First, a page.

ANSI 12.60 for School Architects

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Absorbing Sound

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We have already discussed reducing transmission of sound, to stop noise from entering a space.  When sound enters a space, or originates in that space, its behavior is affected by the room finishes. If the room has all hard surfaces (sound reflecting), this will make the room more “reverberant” and sound level in the room can build up due to reflections. Softer surfaces such as acoustic ceiling, wall panel treatments, and carpeting, can reduce reverberation of sound and will increase the intelligibility of speech.

Acoustical panels on walls and acoustical ceiling tiles can be very effective at reducing reverberation and noise.

Note that good sound absorbing materials such as fiberglass typically are not very good as sound barriers, and good sound barriers such as gypsum wall board are not good sound absorbers. The layering of the two in tandem is an effective solution to achieve both goals, or for noise reduction between spaces.

Reverberation time  is a measure of the time in seconds it takes for an impulse of sound such as a loud hard clap to decay by 60 dB (become inaudible) in a space. Lower reverberation time yields better speech intelligibility by minimizing the audible blurring of individual speech sounds due to multiple strong reflections (i.e. – reverberation).

Table Y: Maximum acceptable reverberation time  in unoccupied, furnished learning spaces. Note that a lower time increases the speech intelligibility in a room.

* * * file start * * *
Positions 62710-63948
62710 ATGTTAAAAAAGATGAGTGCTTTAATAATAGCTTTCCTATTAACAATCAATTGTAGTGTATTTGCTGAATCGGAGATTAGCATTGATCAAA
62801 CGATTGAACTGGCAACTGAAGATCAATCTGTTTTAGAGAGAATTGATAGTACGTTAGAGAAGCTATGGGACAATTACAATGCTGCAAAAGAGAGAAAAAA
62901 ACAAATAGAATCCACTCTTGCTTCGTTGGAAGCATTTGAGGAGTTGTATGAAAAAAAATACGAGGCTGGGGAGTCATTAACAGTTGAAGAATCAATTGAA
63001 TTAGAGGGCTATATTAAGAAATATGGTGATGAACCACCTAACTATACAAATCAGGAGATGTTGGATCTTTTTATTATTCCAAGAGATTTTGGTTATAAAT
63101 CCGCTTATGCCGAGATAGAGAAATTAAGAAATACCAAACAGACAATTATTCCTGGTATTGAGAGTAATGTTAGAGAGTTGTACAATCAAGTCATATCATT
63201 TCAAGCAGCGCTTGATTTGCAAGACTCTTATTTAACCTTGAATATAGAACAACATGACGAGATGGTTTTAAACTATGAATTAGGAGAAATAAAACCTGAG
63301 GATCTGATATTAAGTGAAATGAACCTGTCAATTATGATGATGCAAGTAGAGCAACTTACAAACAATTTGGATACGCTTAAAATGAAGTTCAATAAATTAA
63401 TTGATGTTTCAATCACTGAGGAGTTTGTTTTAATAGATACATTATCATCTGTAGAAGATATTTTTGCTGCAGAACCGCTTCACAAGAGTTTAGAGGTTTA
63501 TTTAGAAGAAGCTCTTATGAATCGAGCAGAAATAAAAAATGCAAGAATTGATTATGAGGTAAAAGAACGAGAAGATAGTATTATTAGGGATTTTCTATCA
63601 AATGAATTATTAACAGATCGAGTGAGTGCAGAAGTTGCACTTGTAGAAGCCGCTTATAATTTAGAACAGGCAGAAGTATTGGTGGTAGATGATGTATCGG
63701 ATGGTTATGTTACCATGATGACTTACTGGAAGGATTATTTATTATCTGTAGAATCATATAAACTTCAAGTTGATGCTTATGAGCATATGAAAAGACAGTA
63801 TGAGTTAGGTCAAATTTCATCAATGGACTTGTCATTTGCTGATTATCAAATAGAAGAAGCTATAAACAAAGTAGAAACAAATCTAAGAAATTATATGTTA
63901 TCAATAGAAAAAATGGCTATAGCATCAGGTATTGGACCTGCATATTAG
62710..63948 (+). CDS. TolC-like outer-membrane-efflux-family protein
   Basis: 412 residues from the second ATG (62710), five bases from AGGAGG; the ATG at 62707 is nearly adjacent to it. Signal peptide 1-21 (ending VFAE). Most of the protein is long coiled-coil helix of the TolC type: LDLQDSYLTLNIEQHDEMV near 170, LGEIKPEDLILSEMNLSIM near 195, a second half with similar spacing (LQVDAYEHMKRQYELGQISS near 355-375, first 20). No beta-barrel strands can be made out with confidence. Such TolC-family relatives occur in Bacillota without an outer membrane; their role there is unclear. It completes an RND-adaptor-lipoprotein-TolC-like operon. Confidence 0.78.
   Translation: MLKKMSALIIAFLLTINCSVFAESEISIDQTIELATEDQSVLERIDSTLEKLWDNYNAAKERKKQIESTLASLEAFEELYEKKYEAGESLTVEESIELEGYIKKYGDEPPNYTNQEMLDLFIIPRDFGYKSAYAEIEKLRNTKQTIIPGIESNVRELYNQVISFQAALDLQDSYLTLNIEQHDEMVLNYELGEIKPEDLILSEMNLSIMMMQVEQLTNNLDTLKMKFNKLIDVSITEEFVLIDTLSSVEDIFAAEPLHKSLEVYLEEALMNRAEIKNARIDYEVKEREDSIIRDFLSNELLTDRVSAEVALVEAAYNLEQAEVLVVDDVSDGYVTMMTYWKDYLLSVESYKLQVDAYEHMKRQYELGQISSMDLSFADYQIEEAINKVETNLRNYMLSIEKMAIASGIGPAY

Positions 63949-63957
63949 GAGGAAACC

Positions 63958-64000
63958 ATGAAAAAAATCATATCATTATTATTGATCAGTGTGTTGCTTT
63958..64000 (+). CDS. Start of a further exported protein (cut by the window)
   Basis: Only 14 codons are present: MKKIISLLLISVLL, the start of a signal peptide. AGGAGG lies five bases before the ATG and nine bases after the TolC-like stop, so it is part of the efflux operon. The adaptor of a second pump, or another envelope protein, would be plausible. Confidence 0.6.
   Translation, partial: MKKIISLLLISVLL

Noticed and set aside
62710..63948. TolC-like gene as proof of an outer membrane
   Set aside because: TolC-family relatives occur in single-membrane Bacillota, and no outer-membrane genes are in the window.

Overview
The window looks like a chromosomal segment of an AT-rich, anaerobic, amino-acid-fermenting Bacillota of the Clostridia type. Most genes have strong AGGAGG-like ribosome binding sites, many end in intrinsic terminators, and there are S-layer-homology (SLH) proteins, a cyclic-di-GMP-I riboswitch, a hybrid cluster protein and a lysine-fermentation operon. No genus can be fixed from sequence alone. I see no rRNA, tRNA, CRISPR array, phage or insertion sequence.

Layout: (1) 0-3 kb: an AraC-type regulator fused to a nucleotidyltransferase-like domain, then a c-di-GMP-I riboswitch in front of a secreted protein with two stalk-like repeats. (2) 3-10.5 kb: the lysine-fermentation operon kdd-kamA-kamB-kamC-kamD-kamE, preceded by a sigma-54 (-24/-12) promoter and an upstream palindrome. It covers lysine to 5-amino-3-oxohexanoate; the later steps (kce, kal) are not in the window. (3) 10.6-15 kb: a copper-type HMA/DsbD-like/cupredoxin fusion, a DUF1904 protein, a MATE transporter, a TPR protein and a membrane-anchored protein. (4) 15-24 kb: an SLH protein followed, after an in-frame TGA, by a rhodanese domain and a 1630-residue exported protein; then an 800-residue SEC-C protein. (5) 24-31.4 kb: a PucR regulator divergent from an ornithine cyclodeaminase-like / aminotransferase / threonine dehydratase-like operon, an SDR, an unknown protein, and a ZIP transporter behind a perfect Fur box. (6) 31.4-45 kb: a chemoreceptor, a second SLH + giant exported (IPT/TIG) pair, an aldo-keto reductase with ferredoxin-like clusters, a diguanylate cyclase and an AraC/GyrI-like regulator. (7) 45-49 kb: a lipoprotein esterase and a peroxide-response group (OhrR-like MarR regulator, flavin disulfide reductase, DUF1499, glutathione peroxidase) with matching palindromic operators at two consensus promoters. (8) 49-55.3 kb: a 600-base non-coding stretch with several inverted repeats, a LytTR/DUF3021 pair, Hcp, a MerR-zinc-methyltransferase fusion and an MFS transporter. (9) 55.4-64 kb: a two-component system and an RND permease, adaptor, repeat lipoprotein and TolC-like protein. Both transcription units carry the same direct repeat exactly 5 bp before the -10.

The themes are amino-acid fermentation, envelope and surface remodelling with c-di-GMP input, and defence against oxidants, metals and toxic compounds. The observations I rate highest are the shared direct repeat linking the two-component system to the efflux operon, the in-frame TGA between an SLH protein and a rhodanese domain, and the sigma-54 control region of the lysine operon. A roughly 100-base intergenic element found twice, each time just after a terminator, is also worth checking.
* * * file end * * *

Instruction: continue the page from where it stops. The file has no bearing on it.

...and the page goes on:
INsert chart here (from below)

Note (a) Reverberation times in octave bands with midband frequencies of 500, 1000, and 2000 Hz.

Note (b) Core learning spaces ≤ 283m3(≤ 10,000 ft 3 ) shall be readily adaptable to allow reduction in reverberation time to 0.3 sec.  (Lou, what is this from?)

Learning Space

Maximum Reverberation Time(a) (seconds)

Core learning space with enclosed volume ≤283m3  (≤ 10,000 ft3)

Core learning space with enclosed volume >283m3 and ≤ 566 m3 (> 10,000 ft3 and ≤ 20,000 ft3)

Core learning space with enclosed volume >566 m3 (> 20,000 ft3) and all ancillary spaces



no requirement


this sound wave picture got dissed in the review--it will need a caption or get tossed. Not sure if it has a place in the absorption section-- PP please comment on the selection. should we have a representation of a diminished sound wave due to an absorptive surface? -Dave


Written by pearpair

August 3, 2009 at 10:10 pm

Posted in Uncategorized

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